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Author's note
Introduction
What is E S D?
Reorienting Education
Localizing the Global Initiative
Challenges and Barriers to E S D
Community Sustainability Goals
Case Study: Toronto, Canada Board of Education
Managing Change
Public Participation
Concluding remarks
Tools to Introduce the Concept of Sustainable Development
Tools to Create Community Goals
Tools to Reorient Education to Address Sustainability
Tools for Managing Change
References
Web resources

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This hands-on exercise puts participants in the middle of an easy-to-understand sustainability dilemma.

Purpose

To introduce participants to the concept of sustainable development.

Comments

For a closer examination of the concept of sustainable development, see also the exercises Seeing Your Community Through a Sustainability Lens and S.E.E. the Links.

Group size: 4 to 36 participants.

Time Needed: 30 minutes

Materials

  • A large number of small pebbles.
  • Paper and pencils for keeping score.
  • Extension: A chalkboard and chalk.

Directions

  1. Divide the group into communities of four.
  2. Place 16 pebbles in a communal pile for each community.
  3. Explain the rules of the game:
    • The pebble pile represents a valuable renewable resource. The resource is replenished after each round of play.
    • Each community member may take freely from the resource pile each round.
    • Each community member must take at least one pebble in each round to survive.
  4. One person in each community must record the number of pieces taken by each community member in each round.
  5. After each round, count how many pebbles each community has remaining in the pile, and add an equivalent number of pebbles to the pile.
  6. Play three or four rounds, pausing after each round to find out if any community members did not survive.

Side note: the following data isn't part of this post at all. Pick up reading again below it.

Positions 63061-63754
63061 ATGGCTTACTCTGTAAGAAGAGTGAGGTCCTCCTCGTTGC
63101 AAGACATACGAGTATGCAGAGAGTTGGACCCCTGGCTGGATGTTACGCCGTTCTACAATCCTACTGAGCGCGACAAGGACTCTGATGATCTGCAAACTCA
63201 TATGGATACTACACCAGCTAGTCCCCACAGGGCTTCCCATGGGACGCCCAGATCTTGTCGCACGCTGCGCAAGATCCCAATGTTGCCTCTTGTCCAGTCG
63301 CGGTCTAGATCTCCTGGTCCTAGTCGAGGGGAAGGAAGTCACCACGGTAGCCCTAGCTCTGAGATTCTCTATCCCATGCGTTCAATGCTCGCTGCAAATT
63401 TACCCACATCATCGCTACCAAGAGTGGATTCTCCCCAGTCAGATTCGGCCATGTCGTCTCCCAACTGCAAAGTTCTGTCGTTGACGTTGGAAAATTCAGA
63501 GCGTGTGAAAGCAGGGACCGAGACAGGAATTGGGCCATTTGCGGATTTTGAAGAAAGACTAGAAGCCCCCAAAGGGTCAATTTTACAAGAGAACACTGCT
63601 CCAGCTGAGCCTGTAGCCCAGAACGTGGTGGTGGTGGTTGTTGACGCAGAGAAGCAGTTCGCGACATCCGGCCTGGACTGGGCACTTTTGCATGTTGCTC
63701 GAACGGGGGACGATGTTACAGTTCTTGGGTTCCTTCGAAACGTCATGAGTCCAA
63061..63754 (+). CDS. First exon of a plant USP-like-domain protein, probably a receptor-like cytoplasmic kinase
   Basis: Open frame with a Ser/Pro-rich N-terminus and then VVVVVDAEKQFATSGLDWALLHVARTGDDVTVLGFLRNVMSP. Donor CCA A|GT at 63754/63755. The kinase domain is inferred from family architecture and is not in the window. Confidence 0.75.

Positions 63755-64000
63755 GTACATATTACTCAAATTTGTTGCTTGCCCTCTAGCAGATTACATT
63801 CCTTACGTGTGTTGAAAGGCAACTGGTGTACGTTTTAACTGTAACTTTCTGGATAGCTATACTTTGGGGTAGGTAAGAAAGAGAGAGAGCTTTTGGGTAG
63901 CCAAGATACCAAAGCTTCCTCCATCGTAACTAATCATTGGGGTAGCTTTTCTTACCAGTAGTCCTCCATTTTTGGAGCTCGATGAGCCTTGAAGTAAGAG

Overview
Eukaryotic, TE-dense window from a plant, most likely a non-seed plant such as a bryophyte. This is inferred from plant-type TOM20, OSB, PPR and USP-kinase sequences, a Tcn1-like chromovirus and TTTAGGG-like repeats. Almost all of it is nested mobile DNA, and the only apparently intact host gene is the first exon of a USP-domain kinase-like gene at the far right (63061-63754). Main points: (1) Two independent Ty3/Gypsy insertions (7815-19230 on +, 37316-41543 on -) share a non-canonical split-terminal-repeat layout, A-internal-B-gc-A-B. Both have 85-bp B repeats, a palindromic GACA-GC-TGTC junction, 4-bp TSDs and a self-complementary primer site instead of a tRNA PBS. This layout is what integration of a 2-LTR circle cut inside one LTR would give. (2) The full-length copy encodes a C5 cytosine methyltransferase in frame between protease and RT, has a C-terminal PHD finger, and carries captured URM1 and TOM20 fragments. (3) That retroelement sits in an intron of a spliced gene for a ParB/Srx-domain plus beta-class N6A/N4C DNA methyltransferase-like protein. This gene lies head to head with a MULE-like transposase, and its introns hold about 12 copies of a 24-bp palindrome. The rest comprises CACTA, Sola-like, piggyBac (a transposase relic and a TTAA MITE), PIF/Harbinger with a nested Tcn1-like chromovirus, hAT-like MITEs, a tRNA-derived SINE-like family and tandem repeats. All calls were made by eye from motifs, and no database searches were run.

7. Play one final round, then have community members share what happened in their communities:
    • In which communities did everyone survive?
    • Which community had the most pebbles in the resource pile at the end of the game?
    • Which communities are confident they will always have enough pebbles for everyone as long as the pile is renewed? How did these communities arrive at that point? What strategies were used?
    • Was there a leader in these communities? If so, why did the community listen to that person?
    • Could these communities have reached "pebble sustainability" without communication?
  1. Compare per capita pebble ownership around the room.
    • Out of the whole room, who had amassed the most pebbles? How did he or she accomplish this?
    • Did this keep others from surviving?
    • Where do we see this type of greed in the real world?
  1. Start a discussion of the following:
    • What information is necessary to know how to manage a resource sustainably (e.g., community size, resource renewal rate, environmental carrying capacity, etc.)?
    • What is needed to actually put information into practice (e.g., leadership, communication, trust, legislation, understanding of consequences, examples of failure, etc.)?

Extension

  1. Propose that all communities are taking pebbles from one communal pile. Some communities are at war with one another, and some are unaware of the others.
    • Would the pebbles still need management? How would these factors affect the management of the pebbles?
    • Would these situations change how community members felt about adhering to their sustainable usage?
    • How might global pebble usage be managed? Write suggestions on the chalkboard.
  1. Now explain that this scenario represents the current state of our common resource, the atmosphere. Automobile and factory carbon dioxide emissions are heating up the atmosphere, causing the "greenhouse effect" and changing the ecology of the planet. Each pebble taken represents one "share" of carbon dioxide emissions generated by that person.
    • How do the communities that reached sustained usage feel about the "greedy" communities' usage?
    • How can the atmosphere be managed? Would the suggestions listed on the chalkboard be useful in this situation?
    • What are other "real life" examples of shared resource issues?

Note

The pebbles represent a valuable renewable resource. In the United States, this game is often played with individually wrapped candies. The participants are told they can keep and eat the candies they have at the end of the game. Using candies or coins rather than pebbles helps participants understand the temptation and greed associated with this game and how it applies to the real world. The authors realize that playing with food is not culturally acceptable in many societies.

Adapted from "Greed vs. Need" in Project Learning Tree: Pre-K-8 Activity Guide, 3rd edition, American Forest Foundation, 1995, and "Why EE?" in EE Toolbox - Workshop Resource Manual, by J.F. Disinger and M.C. Monroe, Regents of the University of Michigan, 1994.

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